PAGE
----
In some circumstances, your school may offer a class you are interested in but can't take during the time it's offered. If your schedule prevents you from taking a certain class, your school may allow you to take an independent study and learn the subject on your own while having the same homework and exams as the students in the regular class.
Special Circumstances, Such as Injury or Illness
ometimes students are unable to come to school regularly or at all due to injury, illness, or for another reason. Some high schools allow students to take independent studies from their home to continue learning until they are able to return to school.
If you're ill for a long period of time, you may be able to take an independent study to keep up with your school work. Just what you need to feel better! (WindRanch/Flickr)
How to Set up an Independent Study
For most high schools, setting up an independent study is fairly straightforward. Follow these steps to organize your own.
#1: Decide What You Want to Study
The first step to setting up an independent study is to decide what subject you want your course to focus on. This can be anything from Swahili to Asian history to AP psychology and more.
In order to choose what to study, make a list of topics that interest you as well as a list of any skills or information you're interested in learning. To help make these lists, think about your favorite classes, what you'd like to study in college, and topics you enjoy learning about in your spare time.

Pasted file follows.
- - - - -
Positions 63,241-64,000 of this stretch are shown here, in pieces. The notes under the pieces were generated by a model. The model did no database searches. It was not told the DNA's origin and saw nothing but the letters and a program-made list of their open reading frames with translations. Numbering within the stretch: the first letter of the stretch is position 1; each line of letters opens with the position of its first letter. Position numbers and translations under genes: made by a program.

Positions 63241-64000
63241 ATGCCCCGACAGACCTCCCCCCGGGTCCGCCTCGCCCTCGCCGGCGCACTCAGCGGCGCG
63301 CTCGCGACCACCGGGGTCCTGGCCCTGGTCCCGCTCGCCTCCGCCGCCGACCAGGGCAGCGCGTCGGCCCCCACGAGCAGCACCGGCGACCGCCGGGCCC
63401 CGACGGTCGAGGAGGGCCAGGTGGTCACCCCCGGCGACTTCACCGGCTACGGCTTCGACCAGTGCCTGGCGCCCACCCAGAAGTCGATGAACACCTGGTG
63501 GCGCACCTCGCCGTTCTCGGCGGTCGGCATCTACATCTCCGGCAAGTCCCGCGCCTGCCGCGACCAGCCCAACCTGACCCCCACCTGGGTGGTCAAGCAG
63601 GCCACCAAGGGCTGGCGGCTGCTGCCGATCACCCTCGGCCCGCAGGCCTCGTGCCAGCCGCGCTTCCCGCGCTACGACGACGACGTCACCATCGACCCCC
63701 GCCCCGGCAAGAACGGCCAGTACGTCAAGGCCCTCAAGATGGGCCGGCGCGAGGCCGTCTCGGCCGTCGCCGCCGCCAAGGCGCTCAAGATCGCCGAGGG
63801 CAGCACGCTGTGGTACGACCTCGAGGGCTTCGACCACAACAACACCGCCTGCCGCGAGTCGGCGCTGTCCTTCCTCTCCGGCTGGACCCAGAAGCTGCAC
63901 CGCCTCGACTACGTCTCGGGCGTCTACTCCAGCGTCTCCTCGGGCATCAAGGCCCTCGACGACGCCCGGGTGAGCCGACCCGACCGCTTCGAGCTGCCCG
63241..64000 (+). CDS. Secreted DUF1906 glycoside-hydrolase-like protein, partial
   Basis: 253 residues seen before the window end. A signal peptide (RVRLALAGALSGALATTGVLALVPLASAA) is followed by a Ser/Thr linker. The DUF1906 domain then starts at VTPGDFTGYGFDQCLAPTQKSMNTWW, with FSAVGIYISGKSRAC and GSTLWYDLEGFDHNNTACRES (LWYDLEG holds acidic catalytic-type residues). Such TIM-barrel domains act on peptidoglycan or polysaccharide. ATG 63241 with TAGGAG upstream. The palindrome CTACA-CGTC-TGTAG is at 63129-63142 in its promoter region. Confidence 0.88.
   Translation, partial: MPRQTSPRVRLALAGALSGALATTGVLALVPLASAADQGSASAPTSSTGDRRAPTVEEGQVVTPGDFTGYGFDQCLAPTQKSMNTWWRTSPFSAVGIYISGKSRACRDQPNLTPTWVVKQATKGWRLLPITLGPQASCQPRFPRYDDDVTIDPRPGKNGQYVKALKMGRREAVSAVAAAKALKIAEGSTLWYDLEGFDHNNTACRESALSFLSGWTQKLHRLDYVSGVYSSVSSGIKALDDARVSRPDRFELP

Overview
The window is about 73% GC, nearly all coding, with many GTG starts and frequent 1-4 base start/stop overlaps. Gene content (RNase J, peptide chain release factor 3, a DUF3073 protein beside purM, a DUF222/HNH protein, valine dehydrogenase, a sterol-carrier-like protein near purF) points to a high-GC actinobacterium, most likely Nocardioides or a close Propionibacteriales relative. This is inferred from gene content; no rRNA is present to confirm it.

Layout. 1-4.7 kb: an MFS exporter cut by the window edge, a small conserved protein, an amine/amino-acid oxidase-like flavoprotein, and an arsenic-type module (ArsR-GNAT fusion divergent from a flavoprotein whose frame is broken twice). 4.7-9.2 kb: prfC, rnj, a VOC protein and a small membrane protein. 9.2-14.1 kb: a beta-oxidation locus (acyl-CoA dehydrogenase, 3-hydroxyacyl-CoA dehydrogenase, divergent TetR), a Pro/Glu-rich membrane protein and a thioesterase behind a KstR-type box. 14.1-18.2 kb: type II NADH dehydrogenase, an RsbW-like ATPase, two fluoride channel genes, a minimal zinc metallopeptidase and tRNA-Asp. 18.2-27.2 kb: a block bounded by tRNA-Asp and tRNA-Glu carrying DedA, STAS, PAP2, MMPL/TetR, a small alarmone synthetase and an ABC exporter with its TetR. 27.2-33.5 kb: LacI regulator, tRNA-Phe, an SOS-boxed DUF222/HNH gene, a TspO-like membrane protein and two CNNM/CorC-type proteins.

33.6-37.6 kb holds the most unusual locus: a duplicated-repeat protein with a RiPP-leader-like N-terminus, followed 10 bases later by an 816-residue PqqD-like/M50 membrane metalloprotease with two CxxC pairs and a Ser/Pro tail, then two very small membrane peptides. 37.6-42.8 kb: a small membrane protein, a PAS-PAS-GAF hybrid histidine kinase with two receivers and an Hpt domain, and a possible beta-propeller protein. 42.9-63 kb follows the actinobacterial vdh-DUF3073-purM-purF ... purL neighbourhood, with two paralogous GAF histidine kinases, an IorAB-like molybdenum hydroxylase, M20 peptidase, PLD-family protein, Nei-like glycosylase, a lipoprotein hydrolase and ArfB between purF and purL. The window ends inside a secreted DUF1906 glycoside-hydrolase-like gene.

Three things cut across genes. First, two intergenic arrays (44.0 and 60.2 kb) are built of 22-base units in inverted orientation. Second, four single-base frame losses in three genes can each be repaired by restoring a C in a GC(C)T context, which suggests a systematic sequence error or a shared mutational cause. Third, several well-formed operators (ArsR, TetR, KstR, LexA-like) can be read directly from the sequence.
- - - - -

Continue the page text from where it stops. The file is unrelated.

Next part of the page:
Choose your favorites from these lists and research them online or at the library. Are the topics still interesting now that you've looked into them more? Do you think you'd be able to design or find a course that covers one of them in-depth enough to last a semester? Once you have decided on a topic that fits the above requirements and you think will be interesting and informative, double-check your school's course catalog to make sure they don't offer a similar course.
#2: Learn Your School's Policy for Independent Studies
After you have decided what you want to study, talk to your guidance counselor to find out what your school's policy is for independent studies. Questions to ask include if your school allows them, who advises them, and what materials are required in order to receive approval.
#3: Develop Your Course Plan
The next step is to design the course. The work you do for this step will depend on if your independent study is pre-designed or self-designed.
If pre-designed: choose where you want to order your materials from. Many colleges and companies offer independent study courses. Search online to find courses that cover your specific topic. Brigham Young University is one of the most popular schools to order course materials from, and their website includes a course catalog so you can see a complete list of the classes they offer.
Before ordering, make sure the course covers the information you want it to cover (there should be a syllabus you can view), and that it has enough material to last you a semester. Your school may also provide you with a textbook if they have one that covers the topic you want to study. Also, be aware that the material typically costs at least $100 per course.
After you receive your materials, make sure the lesson plans and timeline will fit with your schedule. If not, make some adjustments before submitting the course for approval.
If you are designing your own class, then you will have more work to do. You will often need to develop a course description, syllabus, list of reading materials, and list of assignments. If you need help developing these materials, ask your teachers or guidance counselor for advice. You may also be able to find syllabi or reading lists online for similar courses that you can use as a basis to develop your own class.